GAIL:  My daughter has been in theatre for many years, so I truly support this idea of tea rooms hosting small theatre productions, especially as it presents an additional stream of revenue.  But live theatre will present a challenge for a tea room owner not accustomed to theatre production.  How will you help tea room owners understand the logistics of hosting a Live theatre event in their space? 

 

LAURIE:  In many ways, a theatre production is like any other special event a tea room owner might choose to host. But, you do need some basic information in your hat. Tearoom owners are extraordinarily busy people and in order for them to have the same success - and not make the same mistakes I made - I have written an ebook entitled Teatime Theatre: In Your Tearoom. If they follow the guidelines presented in this ebook, it's quite managable for savvy tearoom owners and they should do well.

 

GAIL:  I have read the entire 33 pages and found the book to be highly detailed and explanatory in an easy to read format. But, before we go any further with your ebook and the questions I'm sure tearoom owners have, can you first tell me why a tearoom owner would choose to host a theatre production in their establishment?

 

LAURIE:  Well currently, live theatre during the tea hour remains a novel idea few - if any - tea rooms take advantage of. The novelty alone is enough to not only create excitement but to make a memorable experience for guests which in their minds will always be associated with the tearoom. This novelty also makes it easy to fill the house and to attract media attention in the community.  And, not only can it be lucrative, Teatime Theatre can potentially expand the tea room client base.  They will likely attract theatre goers who may have never before stepped foot in their establishment - or any other tearoom for that matter. It is also risk free.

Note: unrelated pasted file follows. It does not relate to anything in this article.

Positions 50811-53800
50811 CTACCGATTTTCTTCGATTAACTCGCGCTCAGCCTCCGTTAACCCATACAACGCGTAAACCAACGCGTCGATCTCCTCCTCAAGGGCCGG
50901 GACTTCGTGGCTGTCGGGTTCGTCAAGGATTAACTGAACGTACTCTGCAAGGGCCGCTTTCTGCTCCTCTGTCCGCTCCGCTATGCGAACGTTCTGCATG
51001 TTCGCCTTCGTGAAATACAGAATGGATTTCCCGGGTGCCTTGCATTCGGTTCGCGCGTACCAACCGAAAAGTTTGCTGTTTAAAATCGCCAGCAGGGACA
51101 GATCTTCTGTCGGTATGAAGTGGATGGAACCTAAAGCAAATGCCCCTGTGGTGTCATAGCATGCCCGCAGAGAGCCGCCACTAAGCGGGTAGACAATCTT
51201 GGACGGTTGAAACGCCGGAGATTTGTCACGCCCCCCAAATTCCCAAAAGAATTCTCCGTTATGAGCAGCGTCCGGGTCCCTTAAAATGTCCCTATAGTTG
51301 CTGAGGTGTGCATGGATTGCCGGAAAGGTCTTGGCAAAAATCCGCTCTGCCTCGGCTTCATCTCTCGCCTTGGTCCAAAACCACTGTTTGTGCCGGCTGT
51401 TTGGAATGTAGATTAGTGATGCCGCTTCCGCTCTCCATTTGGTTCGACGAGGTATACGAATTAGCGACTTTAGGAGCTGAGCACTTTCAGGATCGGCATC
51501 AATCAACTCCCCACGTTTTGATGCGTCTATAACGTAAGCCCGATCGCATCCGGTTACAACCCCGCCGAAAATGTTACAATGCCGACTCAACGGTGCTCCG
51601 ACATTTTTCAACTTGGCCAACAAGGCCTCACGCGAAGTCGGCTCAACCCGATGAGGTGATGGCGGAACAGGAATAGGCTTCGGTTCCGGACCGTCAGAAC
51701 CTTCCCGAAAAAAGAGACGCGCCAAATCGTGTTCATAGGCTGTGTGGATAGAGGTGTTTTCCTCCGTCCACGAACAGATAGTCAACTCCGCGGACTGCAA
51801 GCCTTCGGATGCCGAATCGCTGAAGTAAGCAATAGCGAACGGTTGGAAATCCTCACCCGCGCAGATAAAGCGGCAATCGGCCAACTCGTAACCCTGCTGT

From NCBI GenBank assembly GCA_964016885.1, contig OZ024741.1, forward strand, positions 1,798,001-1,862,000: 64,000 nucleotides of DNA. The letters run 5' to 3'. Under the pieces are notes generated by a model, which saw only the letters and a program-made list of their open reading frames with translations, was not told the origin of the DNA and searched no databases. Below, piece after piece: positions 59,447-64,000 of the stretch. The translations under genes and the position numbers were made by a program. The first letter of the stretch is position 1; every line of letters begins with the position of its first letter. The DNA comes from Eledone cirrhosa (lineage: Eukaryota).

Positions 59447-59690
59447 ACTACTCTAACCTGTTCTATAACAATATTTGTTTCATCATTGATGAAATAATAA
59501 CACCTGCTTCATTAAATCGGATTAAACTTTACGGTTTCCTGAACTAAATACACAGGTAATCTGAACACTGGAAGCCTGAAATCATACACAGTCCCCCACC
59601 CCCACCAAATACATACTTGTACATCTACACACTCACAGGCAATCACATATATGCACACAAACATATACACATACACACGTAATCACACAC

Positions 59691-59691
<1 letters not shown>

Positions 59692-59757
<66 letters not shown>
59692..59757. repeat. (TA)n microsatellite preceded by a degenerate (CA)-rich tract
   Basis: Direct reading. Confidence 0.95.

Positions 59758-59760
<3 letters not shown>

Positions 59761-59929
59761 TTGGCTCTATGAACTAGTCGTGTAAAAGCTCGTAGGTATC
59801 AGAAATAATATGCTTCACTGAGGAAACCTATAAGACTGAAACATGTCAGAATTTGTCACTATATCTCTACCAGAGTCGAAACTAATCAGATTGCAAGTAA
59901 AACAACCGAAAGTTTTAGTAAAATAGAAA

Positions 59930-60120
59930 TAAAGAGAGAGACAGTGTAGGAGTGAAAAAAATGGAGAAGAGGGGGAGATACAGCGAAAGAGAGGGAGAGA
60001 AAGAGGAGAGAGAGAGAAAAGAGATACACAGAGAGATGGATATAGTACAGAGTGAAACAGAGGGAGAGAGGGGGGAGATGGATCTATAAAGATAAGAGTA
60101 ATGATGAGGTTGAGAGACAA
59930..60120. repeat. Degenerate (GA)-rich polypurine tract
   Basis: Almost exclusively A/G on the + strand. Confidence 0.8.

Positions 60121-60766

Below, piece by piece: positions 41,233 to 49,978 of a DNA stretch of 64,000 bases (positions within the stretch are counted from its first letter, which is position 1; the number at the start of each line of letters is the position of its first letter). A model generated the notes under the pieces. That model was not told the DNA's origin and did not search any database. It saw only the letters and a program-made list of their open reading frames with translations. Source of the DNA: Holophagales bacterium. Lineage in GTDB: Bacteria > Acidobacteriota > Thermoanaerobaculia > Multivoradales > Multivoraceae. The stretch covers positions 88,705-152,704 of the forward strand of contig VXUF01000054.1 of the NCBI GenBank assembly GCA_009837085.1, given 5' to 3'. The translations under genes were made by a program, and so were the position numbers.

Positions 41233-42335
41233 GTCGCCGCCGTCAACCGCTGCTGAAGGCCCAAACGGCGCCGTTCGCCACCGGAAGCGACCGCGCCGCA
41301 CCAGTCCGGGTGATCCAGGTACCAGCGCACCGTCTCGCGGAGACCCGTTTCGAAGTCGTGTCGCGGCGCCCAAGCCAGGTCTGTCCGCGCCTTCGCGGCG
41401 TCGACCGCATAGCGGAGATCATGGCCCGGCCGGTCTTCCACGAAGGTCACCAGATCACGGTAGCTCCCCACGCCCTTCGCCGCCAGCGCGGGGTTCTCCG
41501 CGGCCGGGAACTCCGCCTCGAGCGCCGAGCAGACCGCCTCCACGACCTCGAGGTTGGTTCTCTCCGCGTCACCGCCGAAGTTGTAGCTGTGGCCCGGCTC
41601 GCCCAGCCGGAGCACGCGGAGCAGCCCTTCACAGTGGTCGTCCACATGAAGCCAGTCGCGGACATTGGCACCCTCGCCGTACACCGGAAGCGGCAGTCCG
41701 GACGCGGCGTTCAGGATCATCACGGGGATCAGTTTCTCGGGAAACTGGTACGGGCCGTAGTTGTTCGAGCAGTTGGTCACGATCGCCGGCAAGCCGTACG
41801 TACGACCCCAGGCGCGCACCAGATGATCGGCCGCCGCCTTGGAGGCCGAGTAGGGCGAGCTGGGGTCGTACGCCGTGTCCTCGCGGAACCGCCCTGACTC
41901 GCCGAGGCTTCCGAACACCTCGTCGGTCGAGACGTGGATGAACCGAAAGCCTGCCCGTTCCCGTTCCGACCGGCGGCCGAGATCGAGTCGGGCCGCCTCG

GAIL:  Business owners always like the sound of that but why is Teatime Theatre risk free?

 

LAURIE:  First of all, since the tearoom is the stage, the time consuming, and often expensive aspects of a production, such as the construction and cost of stage sets are non-issues. No special lighting or sound effects are required. But most importantly, the freedom from risk is in their contracting with a community theatre company. Rather than paying a set fee, which they would then need to honor regardless of ticket sales, they pay the company a per head fee based on guest attendance.